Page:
How do advisors ask for business from people who are new friends or acquaintances along with old established friends?
Bryce Sanders, president of Perceptive Business Solutions Inc., New Hope, Pa., raised that question here in a focus session of the annual meeting of the Million Dollar Round Table.
“We want to expand the relationship to be one that is both social and business,” he said, but the question is, how to do that? “Because you are a friend or acquaintance, you (might) find it difficult to ask them for business,” he said.
At least 10 things hold such people back from doing business with a friend, Sanders suggested.
Sanders said his interviews with successful high net worth individuals revealed that, when being approached, they prefer the professional to be “gently persistent and patient.” Oddly, he said, they did not list “pushy” as an attribute.
In addition, “they would like to see a willingness to be thoughtful. They would like to be reintroduced through a peer. They would like to have an established basis of trust. They would like you to be satisfying a need.”
Finally, they would like the advisor to be “reactive,” said Sanders. “They said, ‘Don’t call us, we’ll call you,’” he explained.
When approaching one’s own friends, though, Sanders suggested 3 strategies:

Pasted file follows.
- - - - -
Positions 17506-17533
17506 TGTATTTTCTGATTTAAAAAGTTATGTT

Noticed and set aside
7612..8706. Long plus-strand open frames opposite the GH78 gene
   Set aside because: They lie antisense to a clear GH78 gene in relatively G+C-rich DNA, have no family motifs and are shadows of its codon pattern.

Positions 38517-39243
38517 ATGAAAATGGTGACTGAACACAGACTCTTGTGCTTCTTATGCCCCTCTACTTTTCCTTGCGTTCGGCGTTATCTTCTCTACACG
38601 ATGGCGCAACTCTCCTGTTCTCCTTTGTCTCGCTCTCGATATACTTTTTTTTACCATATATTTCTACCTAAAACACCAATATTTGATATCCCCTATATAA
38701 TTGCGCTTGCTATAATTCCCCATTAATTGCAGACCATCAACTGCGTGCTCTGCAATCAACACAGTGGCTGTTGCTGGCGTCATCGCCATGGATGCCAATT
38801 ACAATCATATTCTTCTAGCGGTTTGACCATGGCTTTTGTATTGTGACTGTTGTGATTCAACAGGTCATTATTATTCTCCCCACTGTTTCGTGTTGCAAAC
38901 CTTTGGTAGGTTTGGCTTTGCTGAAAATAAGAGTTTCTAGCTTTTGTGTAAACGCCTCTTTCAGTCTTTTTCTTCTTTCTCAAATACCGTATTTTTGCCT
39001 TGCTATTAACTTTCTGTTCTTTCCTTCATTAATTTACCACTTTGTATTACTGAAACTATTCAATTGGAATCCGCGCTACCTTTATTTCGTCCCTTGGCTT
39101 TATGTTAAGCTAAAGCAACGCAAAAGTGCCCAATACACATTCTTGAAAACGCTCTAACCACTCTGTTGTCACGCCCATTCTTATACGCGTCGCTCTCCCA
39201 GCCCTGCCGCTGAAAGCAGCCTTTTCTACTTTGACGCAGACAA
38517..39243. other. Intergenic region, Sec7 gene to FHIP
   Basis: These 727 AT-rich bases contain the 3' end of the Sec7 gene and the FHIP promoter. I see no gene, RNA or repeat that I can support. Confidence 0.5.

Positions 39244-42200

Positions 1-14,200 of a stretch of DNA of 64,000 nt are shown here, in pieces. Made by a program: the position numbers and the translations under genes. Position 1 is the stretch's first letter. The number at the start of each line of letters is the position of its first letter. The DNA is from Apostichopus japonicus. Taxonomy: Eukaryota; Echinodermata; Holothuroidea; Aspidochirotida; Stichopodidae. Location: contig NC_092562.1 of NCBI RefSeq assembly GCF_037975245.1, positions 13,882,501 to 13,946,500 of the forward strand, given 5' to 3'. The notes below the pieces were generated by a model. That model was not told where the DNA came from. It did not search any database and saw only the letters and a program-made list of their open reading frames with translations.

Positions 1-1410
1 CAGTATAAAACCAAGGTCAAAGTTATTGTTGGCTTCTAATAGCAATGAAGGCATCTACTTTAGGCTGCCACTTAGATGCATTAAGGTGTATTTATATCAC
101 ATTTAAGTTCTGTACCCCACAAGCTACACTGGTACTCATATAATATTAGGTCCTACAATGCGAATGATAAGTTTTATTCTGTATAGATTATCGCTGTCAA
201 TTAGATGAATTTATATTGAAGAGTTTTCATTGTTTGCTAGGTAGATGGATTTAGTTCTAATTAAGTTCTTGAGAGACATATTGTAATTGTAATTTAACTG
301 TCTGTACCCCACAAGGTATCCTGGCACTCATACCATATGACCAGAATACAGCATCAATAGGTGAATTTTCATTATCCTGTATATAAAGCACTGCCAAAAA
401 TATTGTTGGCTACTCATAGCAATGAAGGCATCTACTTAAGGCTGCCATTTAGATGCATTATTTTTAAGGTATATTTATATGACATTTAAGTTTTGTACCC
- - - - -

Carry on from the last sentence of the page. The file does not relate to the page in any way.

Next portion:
First, increase their understanding of what the business does and what benefits the clients gets as well as relevant training, experience and professional certifications. Let them know the number of clients now on the books, the firm’s commitment to fair pricing and that client needs come first. This is a low key approach and won’t require the advisor to leave his or her comfort zone, Sanders said.
Second, win them over. “Your friends (already) know who you are,” Sanders said, but “they need to learn more about what you do and why you are good.” That requires investing in the relationship, and being ready to talk about business when the questions come up, even if only stories about something that happened during the week that shows how the work benefits people. This is a slightly more active approach that also keeps the advisor in the comfort zone, he said.
Third, ask for the business. This entails identifying a need, approaching the person, and offering a solution through which that person becomes a client, said Sanders. So, “find out what keeps them awake at night. Look for life changing events–death, divorce and disease are the big three.” And remember, people talk to their friends about such things before they talk with their advisor and money changes hands, he said. This approach is “shooting them between the eyes,” he allowed. “It’s riskier but you get your results a lot quicker.”
Sanders also presented several short-term strategies or what he termed “one-liners” for advisors to use in social situations to ask friends to do business with them. Here are some of them:
Saving money. Most wealthy people want to stay wealthy, Sanders said. “Regardless of market conditions, if you can save them money, they usually have an interest in what you have to say.”